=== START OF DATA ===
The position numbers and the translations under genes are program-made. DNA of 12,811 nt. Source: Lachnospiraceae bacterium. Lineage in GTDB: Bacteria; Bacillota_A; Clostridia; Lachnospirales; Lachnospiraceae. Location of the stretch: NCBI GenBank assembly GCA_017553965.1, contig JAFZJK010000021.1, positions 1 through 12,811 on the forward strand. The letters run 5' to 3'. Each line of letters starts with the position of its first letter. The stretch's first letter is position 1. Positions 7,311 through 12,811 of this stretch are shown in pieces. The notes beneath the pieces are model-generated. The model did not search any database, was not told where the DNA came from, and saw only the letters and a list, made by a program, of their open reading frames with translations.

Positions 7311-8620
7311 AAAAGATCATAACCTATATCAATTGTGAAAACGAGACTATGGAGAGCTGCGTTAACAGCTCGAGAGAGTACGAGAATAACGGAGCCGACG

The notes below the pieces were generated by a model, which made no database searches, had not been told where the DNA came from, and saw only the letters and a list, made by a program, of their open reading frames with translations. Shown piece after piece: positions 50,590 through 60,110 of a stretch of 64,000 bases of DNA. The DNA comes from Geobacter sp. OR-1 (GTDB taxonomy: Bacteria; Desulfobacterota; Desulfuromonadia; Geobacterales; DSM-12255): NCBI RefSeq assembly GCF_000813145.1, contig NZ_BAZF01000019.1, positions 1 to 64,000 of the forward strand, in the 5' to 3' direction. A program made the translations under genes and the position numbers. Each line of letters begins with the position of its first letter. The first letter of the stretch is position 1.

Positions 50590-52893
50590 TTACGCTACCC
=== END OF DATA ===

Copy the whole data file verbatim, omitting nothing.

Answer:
The position numbers and the translations under genes are program-made. DNA of 12,811 nt. Source: Lachnospiraceae bacterium. Lineage in GTDB: Bacteria; Bacillota_A; Clostridia; Lachnospirales; Lachnospiraceae. Location of the stretch: NCBI GenBank assembly GCA_017553965.1, contig JAFZJK010000021.1, positions 1 through 12,811 on the forward strand. The letters run 5' to 3'. Each line of letters starts with the position of its first letter. The stretch's first letter is position 1. Positions 7,311 through 12,811 of this stretch are shown in pieces. The notes beneath the pieces are model-generated. The model did not search any database, was not told where the DNA came from, and saw only the letters and a list, made by a program, of their open reading frames with translations.

Positions 7311-8620
7311 AAAAGATCATAACCTATATCAATTGTGAAAACGAGACTATGGAGAGCTGCGTTAACAGCTCGAGAGAGTACGAGAATAACGGAGCCGACG

The notes below the pieces were generated by a model, which made no database searches, had not been told where the DNA came from, and saw only the letters and a list, made by a program, of their open reading frames with translations. Shown piece after piece: positions 50,590 through 60,110 of a stretch of 64,000 bases of DNA. The DNA comes from Geobacter sp. OR-1 (GTDB taxonomy: Bacteria; Desulfobacterota; Desulfuromonadia; Geobacterales; DSM-12255): NCBI RefSeq assembly GCF_000813145.1, contig NZ_BAZF01000019.1, positions 1 to 64,000 of the forward strand, in the 5' to 3' direction. A program made the translations under genes and the position numbers. Each line of letters begins with the position of its first letter. The first letter of the stretch is position 1.

Positions 50590-52893
50590 TTACGCTACCC